Employers have to be alert to potential disabilities of employees, even if they become aware of a disability post termination. The case of Baldeh v Churches Housing Association of Dudley and District Ltd  UKEAT/0290/18 illustrates this.
Disability post termination example
In this example, the employer only became aware of the employee’s disability post termination. We share the facts of the case, what happened at the Employment Tribunal and subsequently the Employment Appeals Tribunal.
Mrs Baldeh was employed by a housing association which was responsible for providing housing to vulnerable young people. During her probationary period, various concerns were raised about her performance and she was dismissed following a probationary review meeting.
An appeal was then lodged by Mrs Baldeh. During the appeal, she raised that she had longstanding depression. The appeal was upheld and Mrs Baldeh was dismissed.
At first instance, the Employment Tribunal dismissed Mrs Baldeh’s claim. Although it was agreed that the claimant had depression which amounted to a disability, it was not found that the respondent had knowledge of her disability at the time of dismissal. The evidence indicated that the employer only became aware of the disability post termination at the appeal hearing.
The Employment Tribunal also found that:
- There was no evidence that Mrs Baldeh’s poor communication style was due to her disability. It could have simply been a personality trait.
- Mrs Baldeh was dismissed for multiple reasons, and even if her poor communication style was related to her disability, the other reasons would have meant she would have been dismissed in any event.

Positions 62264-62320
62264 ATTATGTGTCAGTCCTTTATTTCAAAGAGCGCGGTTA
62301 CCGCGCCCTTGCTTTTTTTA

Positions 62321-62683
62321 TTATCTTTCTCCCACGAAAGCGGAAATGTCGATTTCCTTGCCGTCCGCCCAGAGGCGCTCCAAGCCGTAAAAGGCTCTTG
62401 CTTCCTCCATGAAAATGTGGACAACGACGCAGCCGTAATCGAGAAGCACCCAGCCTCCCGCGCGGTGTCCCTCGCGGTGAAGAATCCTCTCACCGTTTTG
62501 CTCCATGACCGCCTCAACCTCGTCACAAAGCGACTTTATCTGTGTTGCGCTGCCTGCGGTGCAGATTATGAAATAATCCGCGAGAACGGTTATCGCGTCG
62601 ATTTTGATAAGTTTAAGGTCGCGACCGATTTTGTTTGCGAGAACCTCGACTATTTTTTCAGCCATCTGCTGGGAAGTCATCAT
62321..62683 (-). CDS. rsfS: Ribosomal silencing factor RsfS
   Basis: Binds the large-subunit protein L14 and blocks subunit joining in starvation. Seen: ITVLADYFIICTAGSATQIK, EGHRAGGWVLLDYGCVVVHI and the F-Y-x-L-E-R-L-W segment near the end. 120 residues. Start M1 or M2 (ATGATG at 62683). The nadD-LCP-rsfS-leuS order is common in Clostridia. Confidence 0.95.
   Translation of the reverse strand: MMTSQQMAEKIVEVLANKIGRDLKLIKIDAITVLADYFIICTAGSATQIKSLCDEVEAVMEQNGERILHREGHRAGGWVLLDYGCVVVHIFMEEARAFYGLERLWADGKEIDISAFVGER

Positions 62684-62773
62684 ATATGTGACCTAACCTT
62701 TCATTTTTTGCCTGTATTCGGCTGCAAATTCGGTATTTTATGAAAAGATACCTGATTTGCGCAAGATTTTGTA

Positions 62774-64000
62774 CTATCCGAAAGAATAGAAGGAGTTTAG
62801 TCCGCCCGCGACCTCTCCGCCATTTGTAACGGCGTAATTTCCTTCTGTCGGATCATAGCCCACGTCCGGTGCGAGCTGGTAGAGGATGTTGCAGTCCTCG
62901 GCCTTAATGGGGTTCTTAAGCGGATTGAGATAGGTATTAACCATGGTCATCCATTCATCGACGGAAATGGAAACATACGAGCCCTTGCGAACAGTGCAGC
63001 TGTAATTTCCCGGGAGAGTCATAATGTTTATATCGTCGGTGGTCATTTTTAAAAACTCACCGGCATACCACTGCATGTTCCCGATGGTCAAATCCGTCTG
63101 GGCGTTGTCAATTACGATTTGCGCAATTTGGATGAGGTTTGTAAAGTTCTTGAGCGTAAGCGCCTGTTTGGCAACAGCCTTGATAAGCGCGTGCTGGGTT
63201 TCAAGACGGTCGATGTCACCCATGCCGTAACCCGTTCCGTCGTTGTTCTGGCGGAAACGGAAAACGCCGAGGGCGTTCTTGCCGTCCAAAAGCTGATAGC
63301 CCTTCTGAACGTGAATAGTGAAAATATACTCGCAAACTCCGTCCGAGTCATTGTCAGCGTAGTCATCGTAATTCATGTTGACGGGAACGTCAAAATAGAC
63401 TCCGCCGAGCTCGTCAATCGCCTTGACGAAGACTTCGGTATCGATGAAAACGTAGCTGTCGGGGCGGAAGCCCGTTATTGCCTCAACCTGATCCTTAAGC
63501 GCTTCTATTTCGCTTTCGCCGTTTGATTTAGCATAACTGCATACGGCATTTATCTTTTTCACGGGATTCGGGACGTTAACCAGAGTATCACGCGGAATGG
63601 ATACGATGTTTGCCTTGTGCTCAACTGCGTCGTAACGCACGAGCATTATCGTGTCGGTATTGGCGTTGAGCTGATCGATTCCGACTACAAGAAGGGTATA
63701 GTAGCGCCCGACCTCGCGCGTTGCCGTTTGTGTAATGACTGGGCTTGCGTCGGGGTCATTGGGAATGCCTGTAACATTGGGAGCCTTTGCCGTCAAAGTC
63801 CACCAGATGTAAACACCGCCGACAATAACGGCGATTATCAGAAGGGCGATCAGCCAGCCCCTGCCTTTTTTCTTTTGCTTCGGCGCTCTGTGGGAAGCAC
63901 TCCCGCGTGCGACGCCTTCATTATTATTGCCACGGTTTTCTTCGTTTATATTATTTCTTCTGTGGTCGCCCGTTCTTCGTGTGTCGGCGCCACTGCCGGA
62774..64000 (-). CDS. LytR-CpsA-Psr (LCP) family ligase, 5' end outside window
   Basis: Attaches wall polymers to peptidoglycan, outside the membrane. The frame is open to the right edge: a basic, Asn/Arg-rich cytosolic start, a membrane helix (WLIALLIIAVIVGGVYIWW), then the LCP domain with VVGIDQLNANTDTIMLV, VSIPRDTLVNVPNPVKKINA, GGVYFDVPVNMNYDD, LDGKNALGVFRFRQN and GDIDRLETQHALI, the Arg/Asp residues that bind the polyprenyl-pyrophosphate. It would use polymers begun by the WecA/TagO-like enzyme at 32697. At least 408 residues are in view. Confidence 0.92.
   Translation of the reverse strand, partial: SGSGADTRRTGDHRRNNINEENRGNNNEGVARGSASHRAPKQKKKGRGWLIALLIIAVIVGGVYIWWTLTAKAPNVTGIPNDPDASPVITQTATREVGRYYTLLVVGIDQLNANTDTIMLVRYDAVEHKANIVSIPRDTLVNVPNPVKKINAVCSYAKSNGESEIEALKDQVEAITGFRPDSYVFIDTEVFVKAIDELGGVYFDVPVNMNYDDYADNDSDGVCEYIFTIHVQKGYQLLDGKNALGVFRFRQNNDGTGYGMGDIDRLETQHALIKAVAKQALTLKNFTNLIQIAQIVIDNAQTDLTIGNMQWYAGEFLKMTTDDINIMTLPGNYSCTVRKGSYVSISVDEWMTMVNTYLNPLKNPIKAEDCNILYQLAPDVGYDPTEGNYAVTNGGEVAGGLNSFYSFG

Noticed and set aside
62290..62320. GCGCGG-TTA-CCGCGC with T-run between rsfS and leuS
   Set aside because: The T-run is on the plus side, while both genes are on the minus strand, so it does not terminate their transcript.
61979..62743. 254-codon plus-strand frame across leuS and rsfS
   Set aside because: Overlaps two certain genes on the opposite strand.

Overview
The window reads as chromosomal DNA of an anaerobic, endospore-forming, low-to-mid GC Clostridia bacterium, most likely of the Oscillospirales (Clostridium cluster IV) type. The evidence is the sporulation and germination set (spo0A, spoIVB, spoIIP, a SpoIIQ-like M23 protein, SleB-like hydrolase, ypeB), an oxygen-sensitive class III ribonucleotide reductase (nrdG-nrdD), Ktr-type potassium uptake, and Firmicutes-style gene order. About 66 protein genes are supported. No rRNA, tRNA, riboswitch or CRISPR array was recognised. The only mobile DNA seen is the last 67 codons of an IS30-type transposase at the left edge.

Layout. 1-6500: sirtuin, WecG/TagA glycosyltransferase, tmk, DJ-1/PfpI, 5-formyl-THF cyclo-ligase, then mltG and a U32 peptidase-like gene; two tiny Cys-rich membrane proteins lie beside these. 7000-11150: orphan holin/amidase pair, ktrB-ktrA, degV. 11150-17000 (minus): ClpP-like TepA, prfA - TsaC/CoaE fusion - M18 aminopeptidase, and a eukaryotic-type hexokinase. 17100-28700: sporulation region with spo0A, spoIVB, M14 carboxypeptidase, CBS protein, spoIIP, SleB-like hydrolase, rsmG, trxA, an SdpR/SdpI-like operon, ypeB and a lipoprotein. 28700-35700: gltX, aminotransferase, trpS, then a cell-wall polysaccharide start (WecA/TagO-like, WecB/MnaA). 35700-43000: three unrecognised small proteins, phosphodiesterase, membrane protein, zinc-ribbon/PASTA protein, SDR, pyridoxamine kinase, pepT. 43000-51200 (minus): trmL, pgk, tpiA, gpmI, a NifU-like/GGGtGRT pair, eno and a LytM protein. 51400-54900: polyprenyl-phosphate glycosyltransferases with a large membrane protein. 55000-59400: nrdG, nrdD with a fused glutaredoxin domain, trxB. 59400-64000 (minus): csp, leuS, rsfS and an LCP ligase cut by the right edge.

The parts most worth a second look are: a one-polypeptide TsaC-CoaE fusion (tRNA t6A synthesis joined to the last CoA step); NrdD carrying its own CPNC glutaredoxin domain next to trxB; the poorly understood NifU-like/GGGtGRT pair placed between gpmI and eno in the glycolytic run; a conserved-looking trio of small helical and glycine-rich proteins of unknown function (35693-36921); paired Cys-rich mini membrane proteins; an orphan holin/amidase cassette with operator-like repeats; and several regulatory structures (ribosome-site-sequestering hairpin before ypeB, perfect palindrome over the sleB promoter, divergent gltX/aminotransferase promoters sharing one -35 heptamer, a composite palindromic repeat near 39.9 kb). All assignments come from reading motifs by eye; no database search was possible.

- The dismissal was justified as it had a legitimate aim in ensuring communication standards were met when working with vulnerable individuals.
Employment Appeals Tribunal
Mrs Baldeh appealed against these findings. Importantly, the Employment Appeals Tribunal held that the Tribunal should have contemplated whether the appeal decision was discriminatory and should have considered this as part of the overall decision to dismiss. Judge Shanks concluded that “the outcome of an appeal against a dismissal is, one can say, integral to the overall decision to dismiss”.
In respect of the other grounds, the EAT found as follows:
- Mrs Baldeh had provided testimony that her communication was influenced by her disability. It was therefore incorrect to say that there was no evidence on this point.
- That the communication issues did not need to be the sole or principal cause of Mrs Baldeh’s dismissal. It only needed a ‘significant influence’ in causing the relevant unfavourable treatment.
- That the ET’s justification reasoning did not properly consider whether dismissal was a proportionate response.
The key message from this case for employers is to be mindful that if an employee brings up a disability in an appeal hearing, this needs to be looked at carefully. An appeal needs to consider this as well as the other information gathered in making the dismissal decision or the employer could find themselves faced with a disability discrimination claim. Despite Mrs Baldeh being within her probationary period, she was successful in bringing her claim as discrimination claims can be made at any stage of the employment relationship.
If you would like to discuss any potential discrimination related issues please contact a member of the Employment team.
This blog was co-written by Aleks Golat, Solicitor and Claire Merrit, Partner.